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There’s humanity at the ninth floor

Interview with photographer Jessica Dimmock

On December 2016, I joined a Christmas party organized by Fabrica, the communication research center of the Benetton Group. During the party, I had the opportunity to visit a photo exhibition of art works by many photographers who had worked together with Fabrica. Among all, some photographers were represented by some photo-books: one of these was The Ninth Floor by Jessica Dimmock.

Jessica is a photographer from New York. I didn’t know her before, but from the very first moment I browsed through her photo-book, I was very impressed by the rough essence of her project. In The Ninth Floor Jessica explores the sensitive topic of drugs, mixing the immediacy of the situation with the respect for the photographed people. I was fascinated by the perfection of this fusion, so I asked to the exhibition guide to tell me more about the project. She explained me that during 3 years Jessica had observed a group of young drug addicts who lived together in an apartment in Manhattan. The apartment was at the ninth floor of a building at 4 West 22nd Street and the previous owner was Joe Smith, a man who hosted a boy in return for heroin.

The Ninth Floor really interested me, so I got in touch with Jessica Dimmock and I made her some questions to go deeper into the project. She always answered with enthusiasm and she told me precious stories. Here they are.

Observing the photos of “The Ninth Floor”, I first noticed that you deeply integrate yourself into the lives of the photographed people. How did you succeed in doing that?

What you are talking about was a slow process. When I first met Mike and Joey and the other people that lived at 4 West 22nd Street, I was brought there by Jim Diamond -a man I was photographing.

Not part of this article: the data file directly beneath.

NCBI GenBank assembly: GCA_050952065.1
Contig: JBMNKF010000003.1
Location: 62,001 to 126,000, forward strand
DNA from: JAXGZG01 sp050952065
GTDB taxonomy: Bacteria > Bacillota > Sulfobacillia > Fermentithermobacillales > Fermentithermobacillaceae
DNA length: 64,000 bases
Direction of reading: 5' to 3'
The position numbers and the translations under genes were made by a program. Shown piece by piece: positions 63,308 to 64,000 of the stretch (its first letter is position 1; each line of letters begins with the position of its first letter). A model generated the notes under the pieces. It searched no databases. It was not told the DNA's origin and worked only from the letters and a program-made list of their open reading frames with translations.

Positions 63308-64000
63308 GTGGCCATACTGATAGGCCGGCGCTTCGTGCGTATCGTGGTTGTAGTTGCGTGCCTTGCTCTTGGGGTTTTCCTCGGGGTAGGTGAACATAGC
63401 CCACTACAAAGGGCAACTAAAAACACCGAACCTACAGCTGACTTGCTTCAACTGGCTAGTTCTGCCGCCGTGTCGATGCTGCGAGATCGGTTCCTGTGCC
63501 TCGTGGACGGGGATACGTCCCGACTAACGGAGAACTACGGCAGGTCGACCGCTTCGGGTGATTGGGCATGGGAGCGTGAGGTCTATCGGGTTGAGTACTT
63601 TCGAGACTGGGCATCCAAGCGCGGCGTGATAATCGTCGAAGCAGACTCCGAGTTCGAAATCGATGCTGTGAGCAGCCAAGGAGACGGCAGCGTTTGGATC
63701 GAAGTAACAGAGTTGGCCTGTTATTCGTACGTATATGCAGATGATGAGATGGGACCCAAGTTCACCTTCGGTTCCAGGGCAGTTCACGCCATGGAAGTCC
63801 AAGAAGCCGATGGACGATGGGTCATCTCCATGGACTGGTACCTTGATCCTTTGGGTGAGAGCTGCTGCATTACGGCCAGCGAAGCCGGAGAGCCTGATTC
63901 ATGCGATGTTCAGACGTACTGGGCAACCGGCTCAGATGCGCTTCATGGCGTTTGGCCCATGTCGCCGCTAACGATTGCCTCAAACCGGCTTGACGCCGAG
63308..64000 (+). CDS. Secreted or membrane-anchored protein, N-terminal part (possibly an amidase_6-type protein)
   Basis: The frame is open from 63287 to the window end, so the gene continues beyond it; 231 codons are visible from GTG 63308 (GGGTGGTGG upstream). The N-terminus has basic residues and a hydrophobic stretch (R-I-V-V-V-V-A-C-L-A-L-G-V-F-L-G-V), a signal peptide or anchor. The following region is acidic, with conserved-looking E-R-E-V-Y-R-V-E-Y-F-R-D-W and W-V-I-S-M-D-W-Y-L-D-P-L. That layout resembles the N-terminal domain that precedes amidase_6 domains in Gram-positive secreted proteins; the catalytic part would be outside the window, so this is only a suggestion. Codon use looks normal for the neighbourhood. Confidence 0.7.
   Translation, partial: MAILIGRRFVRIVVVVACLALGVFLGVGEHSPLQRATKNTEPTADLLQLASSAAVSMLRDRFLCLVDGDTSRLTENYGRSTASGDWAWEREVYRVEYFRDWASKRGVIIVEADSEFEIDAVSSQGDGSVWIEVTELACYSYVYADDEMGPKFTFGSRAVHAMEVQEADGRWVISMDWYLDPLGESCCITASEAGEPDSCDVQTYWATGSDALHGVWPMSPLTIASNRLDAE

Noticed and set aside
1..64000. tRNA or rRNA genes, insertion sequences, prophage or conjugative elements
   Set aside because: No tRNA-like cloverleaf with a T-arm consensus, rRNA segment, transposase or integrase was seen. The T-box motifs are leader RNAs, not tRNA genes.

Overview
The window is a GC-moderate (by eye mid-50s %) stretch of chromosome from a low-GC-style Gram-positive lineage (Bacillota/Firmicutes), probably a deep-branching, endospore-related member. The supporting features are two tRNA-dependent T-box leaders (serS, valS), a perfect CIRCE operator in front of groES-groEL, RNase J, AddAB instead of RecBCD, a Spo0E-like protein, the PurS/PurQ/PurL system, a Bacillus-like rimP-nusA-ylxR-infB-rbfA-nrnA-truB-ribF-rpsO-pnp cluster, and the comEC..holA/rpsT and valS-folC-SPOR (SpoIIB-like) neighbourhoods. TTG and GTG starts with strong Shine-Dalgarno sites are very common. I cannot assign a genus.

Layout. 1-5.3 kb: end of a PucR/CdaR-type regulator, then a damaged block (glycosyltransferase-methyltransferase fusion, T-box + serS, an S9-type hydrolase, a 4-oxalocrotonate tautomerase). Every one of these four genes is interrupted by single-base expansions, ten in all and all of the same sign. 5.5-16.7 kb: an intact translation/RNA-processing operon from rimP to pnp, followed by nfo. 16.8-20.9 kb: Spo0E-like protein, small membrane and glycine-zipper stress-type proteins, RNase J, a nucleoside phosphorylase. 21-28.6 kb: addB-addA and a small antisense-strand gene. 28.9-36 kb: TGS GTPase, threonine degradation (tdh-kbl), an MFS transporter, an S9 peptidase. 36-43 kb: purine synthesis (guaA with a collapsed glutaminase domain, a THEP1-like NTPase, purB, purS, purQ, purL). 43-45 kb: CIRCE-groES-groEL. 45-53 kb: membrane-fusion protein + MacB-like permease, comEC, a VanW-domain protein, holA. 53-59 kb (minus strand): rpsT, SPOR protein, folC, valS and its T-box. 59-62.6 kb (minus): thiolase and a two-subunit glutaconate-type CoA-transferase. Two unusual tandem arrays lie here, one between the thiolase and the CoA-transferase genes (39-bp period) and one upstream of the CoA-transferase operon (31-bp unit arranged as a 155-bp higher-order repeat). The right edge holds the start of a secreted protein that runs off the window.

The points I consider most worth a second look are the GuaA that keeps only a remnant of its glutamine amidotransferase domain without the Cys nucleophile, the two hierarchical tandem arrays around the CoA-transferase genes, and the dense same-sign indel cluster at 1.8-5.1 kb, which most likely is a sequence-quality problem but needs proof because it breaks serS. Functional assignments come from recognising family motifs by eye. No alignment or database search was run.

He literally walked me into the place very late one night and said: “This is Jessica, my photographer”. And because I had entered the space with him, the people that lived there were open to me photographing them. But that was only for one night. The man I knew was arrested immediately after, and my entry point into that apartment had been lost.

So from there, I had to work very slowly. It took me about a month to even find them again. And when I did, the first thing I did was bring them pictures from my previous visit, and that went a long way towards building trust. But overall the process was a slow one.

I would sometimes go over just for an hour or two without ever taking out my camera. Other times I would spend many hours. Eventually I would spend several days in a row. But it was always very important not to enter the space with expectations of how long I could stay or what type of photographs I would be taking. So much of it was really in their court.

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Did you want to create a project like The Ninth Floor before that person brought you into the apartment? If not, how did you understand that those photos could be part of a more complex project?

I did not want to make a project like The Ninth Floor before Jim Diamond brought me to the apartment. Projects about addicts are a bit of a cliché, and it hadn’t even occurred to me to set out on a project like this.

My father was an addict when I was young. Though he never used drugs in front of me, as far as I can remember, he did bring around places where drugs were clearly being used. I remember the vacant and hard to reach adults, I remember the dark and cavernous feel of these apartments. And as a child I didn’t know what was happening but it was clear that something was wrong.